Bridging the Gap: Apple Music’s Next India Chapter
The music streaming giant aims to bring artists and listeners closer with the launch of several new features on the upcoming iOS 12
It’s possible that Apple’s biggest strength is the trust its earned from its customers. Even as I’m sitting on a plane to New Delhi on my way to their headquarters with very little information on what I’m going to be briefed on, it’s easy to keep calm and trust in a brand that has been a significant part of my life since my early teens. It’s a sentiment echoed by most of the musicians also at the briefing later that day–”It seemed natural,” says singer-songwriter Kavya Trehan [also frontwoman of alt rockers Mosko] about launching her solo music exclusively via a brand that had been a steady presence in her life as an artist and listener.
Launched just three years ago in 2015, Apple Music may be relatively new to the streaming game (when compared to similar brands in the market), but it’s already changed the relationship between music and mobile devices. With over 45 million songs and 50 million subscribers around the world, the platform has made accessibility a breeze, its presence in India lending an additional jump over Spotify and Pandora: neither of which have managed a launch in the country yet.
Building a connect
Last year, Apple Music aimed to cement its relationship with different audiences across India. In addition to the attention Bollywood was already getting, there was a shift in gears to promote Indian indie artists. The platform pushed out some of the best talent in the country on national marketing campaigns; billboards with Bollywood rapper Badshah, New Delhi singer-songwriter Prateek Kuhad, Mumbai rapper Divine, film composer and singer Anirudh Ravichander, Mumbai-based electro-swing duo Madboy/Mink and Trehan’s faces were plastered across the country while the introduction of the Apple Music Student Membership (priced at INR 60) around the same time ensured the music was reaching the right listeners. The more recent launch of music videos on the platform satisfied customers who prefer a visual experience, while the introduction of Apple Music on Android (thus eliminating the ‘iPhone only’ factor that alienated a vast majority of users) made it available to almost every smartphone in India.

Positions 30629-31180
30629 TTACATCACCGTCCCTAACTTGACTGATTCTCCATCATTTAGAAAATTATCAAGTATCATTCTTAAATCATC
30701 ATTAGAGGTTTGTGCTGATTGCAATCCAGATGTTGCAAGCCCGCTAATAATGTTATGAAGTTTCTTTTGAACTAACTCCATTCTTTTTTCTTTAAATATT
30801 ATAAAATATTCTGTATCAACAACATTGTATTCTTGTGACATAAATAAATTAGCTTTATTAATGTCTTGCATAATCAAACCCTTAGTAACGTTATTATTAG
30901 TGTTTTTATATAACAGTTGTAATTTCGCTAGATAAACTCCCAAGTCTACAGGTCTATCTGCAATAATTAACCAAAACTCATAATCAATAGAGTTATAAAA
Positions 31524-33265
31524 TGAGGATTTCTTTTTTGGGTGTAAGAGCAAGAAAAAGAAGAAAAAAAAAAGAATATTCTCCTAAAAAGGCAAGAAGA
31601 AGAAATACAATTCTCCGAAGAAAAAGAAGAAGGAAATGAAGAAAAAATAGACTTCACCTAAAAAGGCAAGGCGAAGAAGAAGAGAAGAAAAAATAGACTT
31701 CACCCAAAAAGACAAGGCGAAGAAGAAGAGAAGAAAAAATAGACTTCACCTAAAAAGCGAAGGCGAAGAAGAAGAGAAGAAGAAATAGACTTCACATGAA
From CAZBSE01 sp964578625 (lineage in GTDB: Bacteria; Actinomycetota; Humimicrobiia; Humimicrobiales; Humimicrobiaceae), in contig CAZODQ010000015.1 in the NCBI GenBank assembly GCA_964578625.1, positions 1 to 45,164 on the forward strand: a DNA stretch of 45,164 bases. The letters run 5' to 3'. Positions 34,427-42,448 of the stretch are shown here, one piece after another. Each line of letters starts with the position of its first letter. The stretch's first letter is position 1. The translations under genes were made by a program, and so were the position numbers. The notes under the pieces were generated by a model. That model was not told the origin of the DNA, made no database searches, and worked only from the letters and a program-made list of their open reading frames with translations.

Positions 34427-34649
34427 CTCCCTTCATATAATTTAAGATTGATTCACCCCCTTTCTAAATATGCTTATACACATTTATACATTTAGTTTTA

Connecting each artist to the right audience for them was a game-changing move when it comes to understanding India as a market. Madboy/Mink’s Saba Azad had told us at the time, “[Apple Music’s] portfolio is very different from, say, other apps because in India, it’s a lot of Bollywood and they [Apple] are trying to reach out to the younger people who want to listen to independent music that’s homegrown.”
That’s not to say Bollywood and regional film industries have been left behind; global branded playlists like ‘A-List’ and ‘Today’s Hits’ were customized with with Indian content in mind– ‘A-List Bollywood,’ ‘A-List Tamil’ and ‘A-List Punjabi’ were created to cater to the local market while the ‘Today’s Hits’ playlists are a combination of international and Indian music. The brand also launched 14 radio stations that are combination of local languages like Tamil, Telugu, Punjabi and Bengali and stations for different eras or genres of music like Nineties Bollywood, Telugu Romance and Hindustani Classical. It also has more international variety than many of its homegrown counterparts, drawing in more urban crowds seeking global mainstream staples.
Apple Music’s internationally established platforms like ‘Hear it Here. First.’ have exclusive Indian releases on a monthly basis like with “Taarefaan” from the 2018 Bollywood film Veere Di Wedding while their ‘New Artist Spotlight’ launches at least one new indie artist every month. Examples include Punjabi rapper Prabh Deep, Chennai-based electronica artist MADM, Solan alt-rock instrumentalist Sutej Singh, singer-songwriter Tejas and, most recently, Trehan.
In October last year, Apple Music announced an association with celebrated Bollywood composer A.R. Rahman’s music school KM Music Conservatory to set up a Mac OS Lab at their Chennai and (upcoming) Mumbai campuses. The brand also took the initiative to support budding music talent in the country, contributing to fund 10 full-time musical scholarships for students from underprivileged backgrounds.